Surface Machinery and Methods for Oil-Well Pumping Page: 69
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and seven locations long with a total of 21 wells to be pumped from
The modern push-and-pull power of iron is driven by an engine
or motor through a belt to a pulley on a countershaft to which is
attached a pinion meshing with a large gear wheel mounted on a
shaft having two crank arms. A pitman connects each crank arm
to a horizontal iron disk mounted on a vertical shaft and anchored
to a concrete foundation. The revolution of the pulley imparts a
reciprocating motion to the disks, which move in a horizontal plane,
and impart reciprocating motion to the. shackle lines. When the
number of wells to be pumped is small often only one disk is used,
and the second pitman and crank arm are not needed. Plate XIV
shows the plan and section of a modern power of this type, manu-
factured by one of the oil-well supply companies and commonly used.
A single-disk power of this type is generally run by a 25-horse-
power engine or motor and is designed to handle from twelve to
fifteen 1,600-foot wells, or eight to ten 2,500-foot wells, or a pro-
portionate number of deeper wells. A double-disk power is gen-
erally run by a 35-horsepower engine or motor and when properly
balanced will handle nearly twice the load of the single-disk power.
Efficient service from this type of power requires good founda-
tions and proper alignment, a balanced load, frequent lubrication,
proper condition of babbitt in boxes, and tight nuts, bolts, and keys.
The pulley on the countershaft should be of such a size that the
crankshaft will make 16 to 20 revolutions a minute, which imparts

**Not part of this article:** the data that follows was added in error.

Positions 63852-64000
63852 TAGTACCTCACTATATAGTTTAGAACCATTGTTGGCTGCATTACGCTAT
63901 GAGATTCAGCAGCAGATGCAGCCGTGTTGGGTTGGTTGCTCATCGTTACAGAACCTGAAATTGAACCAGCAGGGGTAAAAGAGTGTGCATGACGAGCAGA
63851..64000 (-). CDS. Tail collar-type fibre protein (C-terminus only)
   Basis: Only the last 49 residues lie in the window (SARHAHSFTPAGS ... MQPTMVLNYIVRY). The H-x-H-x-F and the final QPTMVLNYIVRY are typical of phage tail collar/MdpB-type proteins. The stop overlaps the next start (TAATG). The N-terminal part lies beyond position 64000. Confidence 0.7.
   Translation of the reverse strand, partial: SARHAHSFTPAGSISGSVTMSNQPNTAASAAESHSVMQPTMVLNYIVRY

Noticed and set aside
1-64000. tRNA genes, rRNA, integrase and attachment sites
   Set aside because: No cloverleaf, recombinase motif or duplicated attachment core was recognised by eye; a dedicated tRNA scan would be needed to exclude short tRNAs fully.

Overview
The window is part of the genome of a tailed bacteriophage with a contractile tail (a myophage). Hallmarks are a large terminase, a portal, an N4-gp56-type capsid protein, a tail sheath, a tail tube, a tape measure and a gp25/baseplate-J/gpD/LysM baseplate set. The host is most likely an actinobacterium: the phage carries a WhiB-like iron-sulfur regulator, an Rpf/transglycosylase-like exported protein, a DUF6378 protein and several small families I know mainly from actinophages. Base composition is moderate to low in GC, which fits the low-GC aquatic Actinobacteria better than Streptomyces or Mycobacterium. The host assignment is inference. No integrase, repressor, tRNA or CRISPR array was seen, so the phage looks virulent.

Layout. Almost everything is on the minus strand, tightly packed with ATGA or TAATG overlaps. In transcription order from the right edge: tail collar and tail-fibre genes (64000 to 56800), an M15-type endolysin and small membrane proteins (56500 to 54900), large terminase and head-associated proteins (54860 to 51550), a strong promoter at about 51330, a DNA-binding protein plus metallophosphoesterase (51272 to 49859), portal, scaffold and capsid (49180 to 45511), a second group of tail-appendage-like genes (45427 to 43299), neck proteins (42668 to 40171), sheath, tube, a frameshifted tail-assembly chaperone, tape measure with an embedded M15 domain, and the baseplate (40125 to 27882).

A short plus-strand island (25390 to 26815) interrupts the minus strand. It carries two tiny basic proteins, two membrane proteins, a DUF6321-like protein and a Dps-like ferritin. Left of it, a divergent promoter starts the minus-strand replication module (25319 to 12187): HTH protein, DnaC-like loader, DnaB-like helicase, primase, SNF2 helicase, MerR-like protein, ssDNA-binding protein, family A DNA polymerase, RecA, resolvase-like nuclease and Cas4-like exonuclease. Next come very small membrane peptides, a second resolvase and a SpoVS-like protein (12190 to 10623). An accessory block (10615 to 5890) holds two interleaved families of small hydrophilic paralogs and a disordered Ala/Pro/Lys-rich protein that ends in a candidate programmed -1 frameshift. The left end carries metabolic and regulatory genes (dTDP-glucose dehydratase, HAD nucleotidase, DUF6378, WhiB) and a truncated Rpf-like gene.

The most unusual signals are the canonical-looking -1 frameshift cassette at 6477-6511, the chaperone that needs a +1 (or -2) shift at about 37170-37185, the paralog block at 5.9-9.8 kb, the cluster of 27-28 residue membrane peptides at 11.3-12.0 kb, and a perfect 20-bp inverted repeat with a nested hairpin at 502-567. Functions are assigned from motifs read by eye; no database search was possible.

the same number of strokes to the shackle lines.
Geared powers are of three general types: The spur gear and
crank-arm type, the bevel gear and disk type, and the bevel gear
and eccentric type.
SPUR GEAR AND CRANK-ARM TYPE.
The spur gear and crank-arm type consists of a horizontal counter-
shaft with drive pulley and a pinion that meshes with a spur gear
wheel mounted on a horizontal shaft having two crank arms, to each
of which several wells may be attached, by adjustable wrist-pin
connections, to give a range in length of stroke of 12 to 18 inches.
This arrangement is similar to the corresponding part of a push-
and-pull power; but it is generally built much lighter and is de-
signed to handle four or five wells less than 1,000 feet deep. With a
balanced load, a 10-horsepower engine will serve. Figure 10 shows
a plan and section of this type of power; a, b, c, and d are attach-
ments for shackle lines.
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George, H. C. Surface Machinery and Methods for Oil-Well Pumping, report, 1925; Washington D.C.. (digital.library.unt.edu/ark:/67531/metadc12407/m1/89/?rotate=90: accessed April 28, 2017), University of North Texas Libraries, Digital Library, digital.library.unt.edu; crediting UNT Libraries Government Documents Department.